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“Why?”

That question is often asked of God and it’s generally in relation to hard challenges we face. It was certainly true of people in the Bible.

 “Moses returned to the LORD and said, ‘O Lord, why have You brought trouble upon this people? Is this why You sent me?’”  (Exodus 5:22)

“But the people grew impatient on the way; they spoke against God and against Moses, and said, ‘Why have you brought us up out of Egypt to die in the desert? There is no bread! There is no water! And we detest this miserable food!’”  (Numbers 21:4-5)

“‘But sir,’ Gideon replied, ‘if the LORD is with us, why has all this happened to us? Where are all His wonders that our fathers told us about when they said, “Did not the LORD bring us up out of Egypt?” But now the LORD has abandoned us and put us into the hand of Midian.’”  (Judges 6:13)

There are many more, “Whys,” in the Old Testament; it’s mentioned in 43 verses in the book of Job. In the New Testament, the most well-known questioning is not a, “Why?” but it carries the same question.

“‘Lord,’ Martha said to Jesus, ‘if You had been here, my brother would not have died.” (John 11:21)

“When Mary reached the place where Jesus was and saw Him, she fell at His feet and said, ‘Lord, if You had been here, my brother would not have died.’” (John 11:32)

It’s easy to skim through the story in John 11 with excitment and anticipation; after all, we know Jesus resurrected Lazarus.

But that’s just it; we know it, because it’s written in the Bible.

Mary and Martha didn’t know it. What they knew – what they had experienced was – despite all their efforts, despite all their prayers, God had not responded and their brother—who was a close friend of the Teacher—had died.

Ah, but God did respond; just not in the way they wanted. But when He did show up…

For Mary and Martha to receive their brother back, they had to lose him. For Lazarus to receive his greatest miracle, he had to die.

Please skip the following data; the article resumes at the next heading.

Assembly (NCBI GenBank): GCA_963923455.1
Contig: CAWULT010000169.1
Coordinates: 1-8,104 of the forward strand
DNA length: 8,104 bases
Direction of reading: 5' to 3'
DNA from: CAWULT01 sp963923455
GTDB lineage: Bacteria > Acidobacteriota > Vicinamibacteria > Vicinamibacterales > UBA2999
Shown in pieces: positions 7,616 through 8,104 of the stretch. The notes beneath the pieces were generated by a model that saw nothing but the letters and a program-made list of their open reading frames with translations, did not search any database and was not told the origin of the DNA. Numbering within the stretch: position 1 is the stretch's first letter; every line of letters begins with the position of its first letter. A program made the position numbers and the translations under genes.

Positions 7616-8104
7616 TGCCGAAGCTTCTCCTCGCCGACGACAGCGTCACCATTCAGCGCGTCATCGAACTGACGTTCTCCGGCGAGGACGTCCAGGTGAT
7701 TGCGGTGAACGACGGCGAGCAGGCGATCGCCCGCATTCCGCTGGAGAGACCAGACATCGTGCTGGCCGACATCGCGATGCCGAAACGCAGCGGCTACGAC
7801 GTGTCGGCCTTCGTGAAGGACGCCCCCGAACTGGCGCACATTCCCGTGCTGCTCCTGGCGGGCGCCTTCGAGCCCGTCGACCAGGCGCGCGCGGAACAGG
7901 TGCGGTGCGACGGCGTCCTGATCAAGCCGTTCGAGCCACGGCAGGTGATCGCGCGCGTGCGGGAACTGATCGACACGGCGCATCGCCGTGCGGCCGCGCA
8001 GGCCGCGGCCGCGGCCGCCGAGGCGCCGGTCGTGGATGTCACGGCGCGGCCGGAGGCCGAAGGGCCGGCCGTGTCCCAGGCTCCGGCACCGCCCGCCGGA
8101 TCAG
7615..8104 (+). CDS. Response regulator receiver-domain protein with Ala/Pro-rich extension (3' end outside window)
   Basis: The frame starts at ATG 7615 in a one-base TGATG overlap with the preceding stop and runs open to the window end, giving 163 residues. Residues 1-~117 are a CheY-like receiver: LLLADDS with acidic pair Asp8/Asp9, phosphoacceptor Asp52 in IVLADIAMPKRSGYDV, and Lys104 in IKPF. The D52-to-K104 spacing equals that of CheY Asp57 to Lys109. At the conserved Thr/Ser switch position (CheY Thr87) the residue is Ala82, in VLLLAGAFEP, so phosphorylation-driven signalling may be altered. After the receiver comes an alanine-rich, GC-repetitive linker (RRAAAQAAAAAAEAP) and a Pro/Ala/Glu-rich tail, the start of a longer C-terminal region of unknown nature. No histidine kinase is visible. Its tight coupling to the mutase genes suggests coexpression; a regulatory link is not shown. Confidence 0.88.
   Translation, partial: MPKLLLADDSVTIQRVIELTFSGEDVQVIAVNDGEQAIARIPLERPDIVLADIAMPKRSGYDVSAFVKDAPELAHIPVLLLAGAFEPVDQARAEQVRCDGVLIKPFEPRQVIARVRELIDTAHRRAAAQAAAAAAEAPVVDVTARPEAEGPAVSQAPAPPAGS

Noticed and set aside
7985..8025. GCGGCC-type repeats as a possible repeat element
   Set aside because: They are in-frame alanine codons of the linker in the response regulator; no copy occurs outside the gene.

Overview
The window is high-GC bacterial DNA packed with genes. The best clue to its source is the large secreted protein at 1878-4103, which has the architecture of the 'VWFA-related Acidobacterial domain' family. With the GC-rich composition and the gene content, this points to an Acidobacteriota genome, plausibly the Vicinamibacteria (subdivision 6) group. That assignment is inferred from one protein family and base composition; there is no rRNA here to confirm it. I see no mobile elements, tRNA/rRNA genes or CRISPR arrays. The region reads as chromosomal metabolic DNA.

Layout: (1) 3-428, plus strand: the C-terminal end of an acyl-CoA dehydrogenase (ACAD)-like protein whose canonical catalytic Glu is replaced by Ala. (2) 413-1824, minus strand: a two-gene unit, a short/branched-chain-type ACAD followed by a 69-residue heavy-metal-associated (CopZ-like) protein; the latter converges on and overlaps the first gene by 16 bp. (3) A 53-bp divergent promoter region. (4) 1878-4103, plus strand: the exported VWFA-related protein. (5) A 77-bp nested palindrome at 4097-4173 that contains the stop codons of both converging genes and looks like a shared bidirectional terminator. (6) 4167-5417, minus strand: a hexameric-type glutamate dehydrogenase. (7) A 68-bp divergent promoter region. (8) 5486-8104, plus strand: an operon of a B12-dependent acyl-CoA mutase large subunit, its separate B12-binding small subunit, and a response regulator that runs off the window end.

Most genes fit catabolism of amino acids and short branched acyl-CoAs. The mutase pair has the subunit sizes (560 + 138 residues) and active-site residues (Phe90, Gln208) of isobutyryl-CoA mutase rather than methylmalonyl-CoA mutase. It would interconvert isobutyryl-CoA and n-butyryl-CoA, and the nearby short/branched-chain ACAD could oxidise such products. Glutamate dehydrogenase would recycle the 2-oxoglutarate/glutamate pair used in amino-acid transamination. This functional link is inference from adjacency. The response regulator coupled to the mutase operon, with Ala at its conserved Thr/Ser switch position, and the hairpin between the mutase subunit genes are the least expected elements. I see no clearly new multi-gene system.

This might sound like I’m repeating this message, but it is a central message to BEAUTY UNVEILED, and it’s important for us to remember. Sometimes we must go through hard times—sometimes we must face having our prayers not answered—to receive the greater gift.

What is that greater gift?

In some situations, it was God delivering the people. God providing for His people. God destroying their enemies. However, in other situations,

“Others were tortured and refused to be released, so that they might gain a better resurrection. Some faced jeers and flogging, while still others were chained and put in prison. They were stoned; they were sawed in two; they were put to death by the sword. They went about in sheepskins and goatskins, destitute, persecuted and mistreated—the world was not worthy of them. They wandered in deserts and mountains, and in caves and holes in the ground. These were all commended for their faith, yet none of them received what had been promised. God had planned something better for us so that only together with us would they be made perfect.”  (Hebrews 11:35-40)

Keep these people in mind as you read the verse that follows it. Therefore, since we are surrounded by such a great cloud of witnesses, let us throw off everything that hinders and the sin that so easily entangles, and let us run with perseverance the race marked out for us.” (Hebrews 12:1)

If for nothing else, our tests and our testimonies are so we might join that, “great cloud of witnesses,” so we can be used as an encouragement for others, to point them to the goal at the end of the race: our Savior, Jesus Christ.

Because, in the end, it’s not about us. Remember, “For God so loved the world…”

Pray with me?

Father God, forgive me when, in my weakness, I question You. Help me, even when I don’t understand, to remember that You have a greater plan, for the world and for me. Help me lift my head and run, knowing that many saints who have gone before are surrounding me, encouraging me to run the race that You have set before me. As a testimony for Your glory. Amen.

Harvest: “Because I Am”